PhD Defense by Unaiza Ahsan

Event Details
  • Date/Time:
    • Tuesday November 27, 2018
      10:00 am - 12:00 pm
  • Location: College of Computing Building (CCB) 345
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Summaries

Summary Sentence: Leveraging Mid-Level Representations For Complex Activity Recognition

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Title: Leveraging Mid-Level Representations For Complex Activity Recognition

Unaiza Ahsan
Computer Science Ph.D. Student

School of Interactive Computing
College of Computing
Georgia Institute of Technology

 

Date: Tuesday, Nov 27, 2018
Time: 10:00 AM to 12:00PM (EST) 
Location: College of Computing Building (CCB) 345

Committee:

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Dr. Irfan Essa (Advisor), School of Interactive Computing, Georgia Institute of Technology

Dr. James Hayes, School of Interactive Computing, Georgia Institute of Technology
Dr. Devi Parikh, School of Interactive Computing, Georgia Institute of Technology
Dr. Munmun De Choudhury, School of Interactive Computing, Georgia Institute of Technology

Dr. Zsolt Kira, School of Interactive Computing, Georgia Institute of Technology
Dr. Chen Sun, Google

 

Summary:

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Dynamic scene understanding requires learning representations of the components of the scene including objects, environments, actions and events. Complex activity recognition from images and videos requires annotating large datasets with action labels which is a tedious and expensive task. Thus, there is a need to design a mid-level or intermediate feature representation which does not require millions of labels, yet is able to generalize to semantic-level recognition of activities in visual data. This thesis makes three contributions in this regard.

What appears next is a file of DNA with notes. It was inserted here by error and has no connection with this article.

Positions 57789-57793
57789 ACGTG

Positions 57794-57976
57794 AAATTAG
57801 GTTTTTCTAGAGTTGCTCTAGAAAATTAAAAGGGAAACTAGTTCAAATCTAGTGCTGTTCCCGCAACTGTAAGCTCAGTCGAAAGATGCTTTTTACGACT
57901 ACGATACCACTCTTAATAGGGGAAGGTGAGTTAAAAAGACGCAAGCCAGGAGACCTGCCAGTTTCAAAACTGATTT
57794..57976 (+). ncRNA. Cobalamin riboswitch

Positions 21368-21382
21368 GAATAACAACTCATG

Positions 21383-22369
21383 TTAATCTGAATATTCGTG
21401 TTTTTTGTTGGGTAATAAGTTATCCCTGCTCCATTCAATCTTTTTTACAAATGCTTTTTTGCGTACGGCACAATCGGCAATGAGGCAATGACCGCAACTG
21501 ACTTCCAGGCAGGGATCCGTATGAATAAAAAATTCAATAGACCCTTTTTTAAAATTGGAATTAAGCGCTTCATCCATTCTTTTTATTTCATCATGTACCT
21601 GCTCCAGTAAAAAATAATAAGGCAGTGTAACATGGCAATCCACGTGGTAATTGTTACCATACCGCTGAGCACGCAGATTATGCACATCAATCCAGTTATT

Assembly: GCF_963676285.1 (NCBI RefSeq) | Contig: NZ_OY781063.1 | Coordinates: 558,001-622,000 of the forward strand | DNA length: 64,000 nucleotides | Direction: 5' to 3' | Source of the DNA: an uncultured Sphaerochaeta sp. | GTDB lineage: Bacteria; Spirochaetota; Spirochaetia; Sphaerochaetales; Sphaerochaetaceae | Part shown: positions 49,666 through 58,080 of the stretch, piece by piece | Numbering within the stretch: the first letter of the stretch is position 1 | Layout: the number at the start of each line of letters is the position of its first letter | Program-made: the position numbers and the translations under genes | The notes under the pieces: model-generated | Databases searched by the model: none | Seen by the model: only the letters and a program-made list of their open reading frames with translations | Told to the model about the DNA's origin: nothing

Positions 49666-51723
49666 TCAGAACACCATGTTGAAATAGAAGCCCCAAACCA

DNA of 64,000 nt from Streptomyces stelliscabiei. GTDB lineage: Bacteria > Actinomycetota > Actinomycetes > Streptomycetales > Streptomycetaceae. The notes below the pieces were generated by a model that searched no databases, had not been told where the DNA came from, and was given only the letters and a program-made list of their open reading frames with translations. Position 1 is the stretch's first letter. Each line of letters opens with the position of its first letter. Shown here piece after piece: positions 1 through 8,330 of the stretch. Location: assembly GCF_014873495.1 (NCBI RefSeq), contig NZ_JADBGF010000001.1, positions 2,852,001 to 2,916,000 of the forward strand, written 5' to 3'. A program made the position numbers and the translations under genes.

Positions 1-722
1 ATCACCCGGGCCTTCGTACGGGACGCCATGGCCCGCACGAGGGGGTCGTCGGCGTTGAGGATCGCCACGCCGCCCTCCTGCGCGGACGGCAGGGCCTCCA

First, we propose an event concept-based intermediate representation which learns concepts via the Web and uses this representation to identify events even with a single labeled example. To demonstrate the strength of the proposed approaches, we contribute two diverse social event datasets to the community. We then present a use case of event concepts as a mid-level representation that generalizes to sentiment recognition in diverse social event images. 

Second, we propose to train Generative Adversarial Networks (GANs) with video frames (which does not require labels), use the trained discriminator from GANs as an intermediate representation and finetune it on a smaller labeled video activity dataset to recognize actions in videos. This unsupervised pre-training step avoids any manual feature engineering, video frame encoding or searching for the best video frame sampling technique. 

Our third contribution is a self-supervised learning approach on videos that exploits both spatial and temporal coherency to learn feature representations on video data without any supervision. We demonstrate the transfer learning capability of this model on smaller labeled datasets. We present comprehensive experimental analysis on the self-supervised model to provide insights into the unsupervised pretraining paradigm and how it can help with activity recognition on target datasets which the model has never seen during training. 

 

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Phd Defense
Status
  • Created By: Tatianna Richardson
  • Workflow Status: Published
  • Created On: Nov 20, 2018 - 12:42pm
  • Last Updated: Nov 20, 2018 - 12:42pm